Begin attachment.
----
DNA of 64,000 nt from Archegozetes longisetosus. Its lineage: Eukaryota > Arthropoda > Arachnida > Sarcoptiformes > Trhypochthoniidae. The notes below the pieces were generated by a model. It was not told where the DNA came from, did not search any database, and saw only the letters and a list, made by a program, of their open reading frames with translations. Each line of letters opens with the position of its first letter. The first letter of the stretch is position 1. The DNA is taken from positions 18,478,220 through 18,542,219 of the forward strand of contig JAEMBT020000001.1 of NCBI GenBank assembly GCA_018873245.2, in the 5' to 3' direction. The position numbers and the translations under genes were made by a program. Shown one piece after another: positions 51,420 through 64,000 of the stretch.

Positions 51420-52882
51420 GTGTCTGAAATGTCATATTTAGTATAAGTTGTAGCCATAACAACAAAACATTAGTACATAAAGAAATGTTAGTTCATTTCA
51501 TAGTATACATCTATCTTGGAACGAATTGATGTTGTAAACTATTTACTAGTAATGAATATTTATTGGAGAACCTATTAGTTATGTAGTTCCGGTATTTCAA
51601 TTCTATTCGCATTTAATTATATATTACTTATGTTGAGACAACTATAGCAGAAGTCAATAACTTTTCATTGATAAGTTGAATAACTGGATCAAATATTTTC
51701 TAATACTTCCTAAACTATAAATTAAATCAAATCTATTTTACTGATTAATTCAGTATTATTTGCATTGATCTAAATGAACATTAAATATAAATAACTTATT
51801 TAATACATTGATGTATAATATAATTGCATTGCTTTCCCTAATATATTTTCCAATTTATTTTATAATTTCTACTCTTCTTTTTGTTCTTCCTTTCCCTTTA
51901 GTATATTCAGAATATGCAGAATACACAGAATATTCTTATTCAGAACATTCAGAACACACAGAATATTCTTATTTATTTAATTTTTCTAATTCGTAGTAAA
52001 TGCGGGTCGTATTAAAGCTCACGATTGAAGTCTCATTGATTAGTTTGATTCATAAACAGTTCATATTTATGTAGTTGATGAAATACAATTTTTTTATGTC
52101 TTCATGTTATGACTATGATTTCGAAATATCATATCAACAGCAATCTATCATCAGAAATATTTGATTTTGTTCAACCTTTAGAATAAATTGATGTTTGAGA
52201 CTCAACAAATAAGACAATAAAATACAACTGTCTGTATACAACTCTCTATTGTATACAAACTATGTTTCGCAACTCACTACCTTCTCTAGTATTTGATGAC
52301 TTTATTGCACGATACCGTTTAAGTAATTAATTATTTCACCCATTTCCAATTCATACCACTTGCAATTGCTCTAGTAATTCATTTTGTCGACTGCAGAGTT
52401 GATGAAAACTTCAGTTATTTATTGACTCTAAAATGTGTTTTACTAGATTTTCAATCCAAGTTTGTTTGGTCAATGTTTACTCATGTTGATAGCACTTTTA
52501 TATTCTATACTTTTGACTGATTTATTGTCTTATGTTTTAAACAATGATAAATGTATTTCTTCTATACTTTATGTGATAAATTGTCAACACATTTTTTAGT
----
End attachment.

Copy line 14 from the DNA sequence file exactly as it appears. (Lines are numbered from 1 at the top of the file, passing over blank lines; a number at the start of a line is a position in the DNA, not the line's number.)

52501 TATTCTATACTTTTGACTGATTTATTGTCTTATGTTTTAAACAATGATAAATGTATTTCTTCTATACTTTATGTGATAAATTGTCAACACATTTTTTAGT